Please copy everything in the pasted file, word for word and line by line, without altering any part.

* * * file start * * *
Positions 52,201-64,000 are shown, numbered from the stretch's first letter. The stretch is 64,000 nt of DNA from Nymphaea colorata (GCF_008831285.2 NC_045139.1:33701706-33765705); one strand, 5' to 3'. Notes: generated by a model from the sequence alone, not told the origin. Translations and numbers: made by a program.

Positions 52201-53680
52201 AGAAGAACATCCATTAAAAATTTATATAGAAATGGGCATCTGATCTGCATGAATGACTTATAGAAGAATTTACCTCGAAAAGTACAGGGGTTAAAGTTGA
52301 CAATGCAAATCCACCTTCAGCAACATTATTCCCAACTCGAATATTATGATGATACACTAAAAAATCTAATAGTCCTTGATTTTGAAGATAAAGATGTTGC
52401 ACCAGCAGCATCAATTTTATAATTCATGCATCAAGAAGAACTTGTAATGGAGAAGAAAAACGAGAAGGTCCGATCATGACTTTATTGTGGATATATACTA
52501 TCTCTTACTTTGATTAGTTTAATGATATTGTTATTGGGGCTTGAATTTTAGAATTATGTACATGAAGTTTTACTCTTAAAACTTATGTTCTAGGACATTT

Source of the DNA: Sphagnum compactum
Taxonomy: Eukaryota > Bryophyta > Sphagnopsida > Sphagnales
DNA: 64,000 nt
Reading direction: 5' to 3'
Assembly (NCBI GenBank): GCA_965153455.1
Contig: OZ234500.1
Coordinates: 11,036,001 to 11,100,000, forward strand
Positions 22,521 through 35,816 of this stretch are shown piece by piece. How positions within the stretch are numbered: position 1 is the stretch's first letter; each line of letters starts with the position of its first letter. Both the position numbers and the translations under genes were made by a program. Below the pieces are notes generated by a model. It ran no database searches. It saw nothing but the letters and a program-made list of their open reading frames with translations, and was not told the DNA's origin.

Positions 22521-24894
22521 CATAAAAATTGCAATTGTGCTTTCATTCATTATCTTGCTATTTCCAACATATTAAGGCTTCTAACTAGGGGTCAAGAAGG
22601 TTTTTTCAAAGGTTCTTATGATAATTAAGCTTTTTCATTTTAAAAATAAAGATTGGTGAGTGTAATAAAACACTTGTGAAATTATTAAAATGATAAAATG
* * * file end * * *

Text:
Positions 52,201-64,000 are shown, numbered from the stretch's first letter. The stretch is 64,000 nt of DNA from Nymphaea colorata (GCF_008831285.2 NC_045139.1:33701706-33765705); one strand, 5' to 3'. Notes: generated by a model from the sequence alone, not told the origin. Translations and numbers: made by a program.

Positions 52201-53680
52201 AGAAGAACATCCATTAAAAATTTATATAGAAATGGGCATCTGATCTGCATGAATGACTTATAGAAGAATTTACCTCGAAAAGTACAGGGGTTAAAGTTGA
52301 CAATGCAAATCCACCTTCAGCAACATTATTCCCAACTCGAATATTATGATGATACACTAAAAAATCTAATAGTCCTTGATTTTGAAGATAAAGATGTTGC
52401 ACCAGCAGCATCAATTTTATAATTCATGCATCAAGAAGAACTTGTAATGGAGAAGAAAAACGAGAAGGTCCGATCATGACTTTATTGTGGATATATACTA
52501 TCTCTTACTTTGATTAGTTTAATGATATTGTTATTGGGGCTTGAATTTTAGAATTATGTACATGAAGTTTTACTCTTAAAACTTATGTTCTAGGACATTT

Source of the DNA: Sphagnum compactum
Taxonomy: Eukaryota > Bryophyta > Sphagnopsida > Sphagnales
DNA: 64,000 nt
Reading direction: 5' to 3'
Assembly (NCBI GenBank): GCA_965153455.1
Contig: OZ234500.1
Coordinates: 11,036,001 to 11,100,000, forward strand
Positions 22,521 through 35,816 of this stretch are shown piece by piece. How positions within the stretch are numbered: position 1 is the stretch's first letter; each line of letters starts with the position of its first letter. Both the position numbers and the translations under genes were made by a program. Below the pieces are notes generated by a model. It ran no database searches. It saw nothing but the letters and a program-made list of their open reading frames with translations, and was not told the DNA's origin.

Positions 22521-24894
22521 CATAAAAATTGCAATTGTGCTTTCATTCATTATCTTGCTATTTCCAACATATTAAGGCTTCTAACTAGGGGTCAAGAAGG
22601 TTTTTTCAAAGGTTCTTATGATAATTAAGCTTTTTCATTTTAAAAATAAAGATTGGTGAGTGTAATAAAACACTTGTGAAATTATTAAAATGATAAAATG